No Rise Pandan Cake (Kuih Bingka Pandan)

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Delicious kuih bingka pandan

Delicious kuih bingka pandan

No rise cake? It sounds like a failed cake, right? But then back home in Malaysia, we have a lot of cakes that do not rise because there’s no raising agents added. We classify them as ‘kuih’, a Malay word. There are many varieties of these no rise cakes and they are made with various types of flours. They are all perfect for desserts any time. A lovely party pleaser, too.

I made a big tray of lemon cake (sorry, forgot to take picture) last week to share with my friends but it turned out a total failure…..big sigh. It didn’t rise at all and took ages to bake. The top was slightly burnt. I added baking powder and yet it didn’t rise. How strange! It was just like ‘kuih’. But much to my surprise, my friends all liked it very much….big smiles.

You know one thing I really like about living here in Scotland. No one knows your food is a big failure as long as you don’t mention it. You can cook anything and it will generally pull off well. Now, just remember, don’t serve it to fellow Malaysians. Most are quick to tell by the first look!

Many of my non Malaysian friends love to eat desserts that are soft and a little chewy like the Chinese New Year Nian Gao. I’m sure they will love this very popular Malaysian ‘kuih bingka pandan’. Pandan juice is a very fragrant extract from screwpine leaves. We use a lot of it in Malaysia. It’s a little difficult to get here so most of the time I just use the pandan essence which gives the green colour and the fragrance. Pandan always goes very well with coconut milk. It’s such a beautiful combination.

I made this Kuih Bingka Pandan yesterday to share with my friends. They like it very much. Here is the simple and easy recipe. It’s really simple and quick to make. Hope you give it a try.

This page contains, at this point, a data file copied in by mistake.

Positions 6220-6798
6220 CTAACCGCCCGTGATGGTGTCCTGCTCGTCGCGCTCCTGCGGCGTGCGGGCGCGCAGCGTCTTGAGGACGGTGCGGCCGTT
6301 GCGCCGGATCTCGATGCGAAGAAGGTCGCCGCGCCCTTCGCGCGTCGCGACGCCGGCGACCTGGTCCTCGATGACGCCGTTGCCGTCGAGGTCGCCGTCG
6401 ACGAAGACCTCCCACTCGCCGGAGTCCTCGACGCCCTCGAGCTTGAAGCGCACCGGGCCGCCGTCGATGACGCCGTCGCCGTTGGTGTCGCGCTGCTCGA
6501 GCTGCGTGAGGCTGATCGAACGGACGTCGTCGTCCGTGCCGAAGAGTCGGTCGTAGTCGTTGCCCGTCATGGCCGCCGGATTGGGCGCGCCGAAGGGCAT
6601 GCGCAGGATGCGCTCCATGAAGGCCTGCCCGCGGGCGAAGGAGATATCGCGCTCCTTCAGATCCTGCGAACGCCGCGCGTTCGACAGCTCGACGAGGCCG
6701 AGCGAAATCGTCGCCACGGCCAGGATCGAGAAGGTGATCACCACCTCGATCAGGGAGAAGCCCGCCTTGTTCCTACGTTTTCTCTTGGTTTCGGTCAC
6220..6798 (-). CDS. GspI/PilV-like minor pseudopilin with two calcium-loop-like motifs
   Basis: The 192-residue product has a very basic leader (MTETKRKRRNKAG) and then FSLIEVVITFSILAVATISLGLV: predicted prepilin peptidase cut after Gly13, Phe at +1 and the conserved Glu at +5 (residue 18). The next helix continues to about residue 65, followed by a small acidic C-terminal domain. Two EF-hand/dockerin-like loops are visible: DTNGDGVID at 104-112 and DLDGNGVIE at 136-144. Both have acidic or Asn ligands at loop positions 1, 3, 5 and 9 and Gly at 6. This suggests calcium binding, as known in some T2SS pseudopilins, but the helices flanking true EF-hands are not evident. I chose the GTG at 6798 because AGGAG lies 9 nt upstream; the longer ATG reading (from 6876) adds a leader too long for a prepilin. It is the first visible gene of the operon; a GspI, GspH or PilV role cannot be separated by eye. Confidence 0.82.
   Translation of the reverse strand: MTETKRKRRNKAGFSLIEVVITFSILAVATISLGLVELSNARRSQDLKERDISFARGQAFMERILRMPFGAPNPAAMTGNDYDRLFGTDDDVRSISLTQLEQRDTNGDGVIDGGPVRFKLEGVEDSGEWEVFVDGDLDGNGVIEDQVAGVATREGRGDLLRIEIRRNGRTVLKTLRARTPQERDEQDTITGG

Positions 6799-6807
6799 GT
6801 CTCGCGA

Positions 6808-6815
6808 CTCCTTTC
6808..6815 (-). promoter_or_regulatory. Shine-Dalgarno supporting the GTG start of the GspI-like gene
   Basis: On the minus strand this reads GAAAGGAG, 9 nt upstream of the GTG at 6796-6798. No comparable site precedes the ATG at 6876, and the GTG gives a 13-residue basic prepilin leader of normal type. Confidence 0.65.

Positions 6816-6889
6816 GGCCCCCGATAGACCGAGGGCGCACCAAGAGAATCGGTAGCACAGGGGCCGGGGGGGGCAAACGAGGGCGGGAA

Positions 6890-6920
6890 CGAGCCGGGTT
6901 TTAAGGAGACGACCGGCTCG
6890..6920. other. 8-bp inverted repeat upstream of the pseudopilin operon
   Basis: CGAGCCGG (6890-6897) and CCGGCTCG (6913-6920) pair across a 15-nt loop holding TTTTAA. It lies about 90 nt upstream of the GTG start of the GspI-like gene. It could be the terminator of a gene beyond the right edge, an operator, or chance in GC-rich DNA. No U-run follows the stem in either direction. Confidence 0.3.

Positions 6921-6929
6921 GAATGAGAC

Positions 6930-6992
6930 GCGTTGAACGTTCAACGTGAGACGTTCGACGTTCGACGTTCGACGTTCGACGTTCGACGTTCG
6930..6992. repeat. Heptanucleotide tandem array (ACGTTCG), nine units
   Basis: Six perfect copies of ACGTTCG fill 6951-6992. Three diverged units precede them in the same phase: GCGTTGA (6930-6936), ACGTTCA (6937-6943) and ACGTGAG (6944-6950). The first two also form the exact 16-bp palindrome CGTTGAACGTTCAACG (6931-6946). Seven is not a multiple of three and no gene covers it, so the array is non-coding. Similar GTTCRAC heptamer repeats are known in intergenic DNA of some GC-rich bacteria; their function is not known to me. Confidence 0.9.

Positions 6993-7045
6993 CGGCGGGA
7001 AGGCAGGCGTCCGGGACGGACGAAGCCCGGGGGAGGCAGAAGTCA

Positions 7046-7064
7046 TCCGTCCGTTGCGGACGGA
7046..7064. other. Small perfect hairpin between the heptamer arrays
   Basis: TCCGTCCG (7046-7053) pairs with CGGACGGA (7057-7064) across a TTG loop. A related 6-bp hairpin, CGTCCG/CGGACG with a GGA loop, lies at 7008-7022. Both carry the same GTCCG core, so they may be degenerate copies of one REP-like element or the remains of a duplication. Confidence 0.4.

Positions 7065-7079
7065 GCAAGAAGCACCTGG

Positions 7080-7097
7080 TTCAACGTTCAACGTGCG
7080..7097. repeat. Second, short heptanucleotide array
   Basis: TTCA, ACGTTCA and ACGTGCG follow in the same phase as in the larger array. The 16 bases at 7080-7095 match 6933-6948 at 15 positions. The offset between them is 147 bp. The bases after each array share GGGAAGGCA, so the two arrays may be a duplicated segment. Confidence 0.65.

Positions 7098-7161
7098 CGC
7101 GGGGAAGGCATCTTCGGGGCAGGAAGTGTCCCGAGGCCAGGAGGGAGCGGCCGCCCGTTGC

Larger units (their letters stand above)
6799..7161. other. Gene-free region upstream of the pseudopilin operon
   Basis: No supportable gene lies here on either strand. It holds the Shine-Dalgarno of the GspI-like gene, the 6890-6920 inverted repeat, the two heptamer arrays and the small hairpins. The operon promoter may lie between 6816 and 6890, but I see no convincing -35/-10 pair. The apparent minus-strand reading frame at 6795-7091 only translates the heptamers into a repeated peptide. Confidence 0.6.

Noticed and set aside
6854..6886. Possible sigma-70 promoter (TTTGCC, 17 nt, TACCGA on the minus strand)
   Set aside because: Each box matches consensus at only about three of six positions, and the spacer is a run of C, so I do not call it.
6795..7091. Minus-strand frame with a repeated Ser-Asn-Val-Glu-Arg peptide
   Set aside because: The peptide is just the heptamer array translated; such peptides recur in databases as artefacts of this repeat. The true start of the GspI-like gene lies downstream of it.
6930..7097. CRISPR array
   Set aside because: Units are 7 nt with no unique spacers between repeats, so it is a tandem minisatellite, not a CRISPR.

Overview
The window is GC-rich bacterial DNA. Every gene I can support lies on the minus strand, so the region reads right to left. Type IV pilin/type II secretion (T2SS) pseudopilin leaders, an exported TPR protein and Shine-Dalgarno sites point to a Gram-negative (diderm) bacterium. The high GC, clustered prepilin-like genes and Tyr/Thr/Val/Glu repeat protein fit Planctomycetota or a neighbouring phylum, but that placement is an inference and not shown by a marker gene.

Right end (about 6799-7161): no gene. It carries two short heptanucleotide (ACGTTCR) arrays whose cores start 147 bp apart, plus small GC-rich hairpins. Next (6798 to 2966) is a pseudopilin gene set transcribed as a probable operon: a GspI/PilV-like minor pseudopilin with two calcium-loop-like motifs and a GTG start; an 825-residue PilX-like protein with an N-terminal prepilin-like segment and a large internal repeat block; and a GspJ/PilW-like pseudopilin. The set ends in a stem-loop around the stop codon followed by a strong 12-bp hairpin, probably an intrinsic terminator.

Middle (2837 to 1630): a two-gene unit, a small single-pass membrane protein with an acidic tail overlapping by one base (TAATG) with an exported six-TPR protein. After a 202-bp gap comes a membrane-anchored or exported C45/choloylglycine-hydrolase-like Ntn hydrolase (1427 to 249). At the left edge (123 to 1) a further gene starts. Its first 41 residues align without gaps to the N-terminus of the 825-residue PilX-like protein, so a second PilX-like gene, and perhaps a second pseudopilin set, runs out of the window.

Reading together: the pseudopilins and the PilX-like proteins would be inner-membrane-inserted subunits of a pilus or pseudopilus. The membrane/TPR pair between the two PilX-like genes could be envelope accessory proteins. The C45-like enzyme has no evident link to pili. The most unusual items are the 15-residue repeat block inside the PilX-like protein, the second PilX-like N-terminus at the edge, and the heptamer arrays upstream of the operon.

Ingredients A
6 eggs
1 & 1/2C sugar
1 tin coconut milk (400ml)
2C water
a little pandan essence (for colour and fragrance)
2C evaporated milk
1/8t salt

Put everything into a big mixing bowl and whisk until well combined.

Ingredients B
2C flour
sesame seeds (to sprinkle on top)

Add flour to the egg mixture above. Mix until combined. There’ll still be some tiny lumps.

Sieve batter into tin

Sieve batter into tin

Grease a baking tin and pour the mixture through a sieve into the tin. Pouring through the sieve will ensure a very smooth texture, without any white spots or lumps of flour.

Sprinkle sesame seeds onto batter

Sprinkle sesame seeds onto batter

Sprinkle sesame seeds generously on top. Bake at 200 degrees Celsius for about 30-40 minutes depending on the size and depth of the tin. Test it with a skewer. If a skewer inserted into the centre comes out dry, then it’s cooked.

Just out from the oven

Just out from the oven

The cake will puff up on baking.

Sinks after cooling

Sinks after cooling

But when it cools down, it will sink. It’s easy to cut when it has cooled down. The easiest is to use a plastic knife to cut. This cake is very delicious. In fact I love all the more burnt edges….mmm.

This is a big cake. You can make half the portion if you prefer. This is a great dessert for parties. Hope you have lots of fun cooking and baking at home.

Til then, see you in my next post.

Other Malaysian desserts that you may be interested in:
Simple, Easy Banana Spring Rolls For Desserts
Sweet Potato Balls For Dessert
Best Coconut Rolls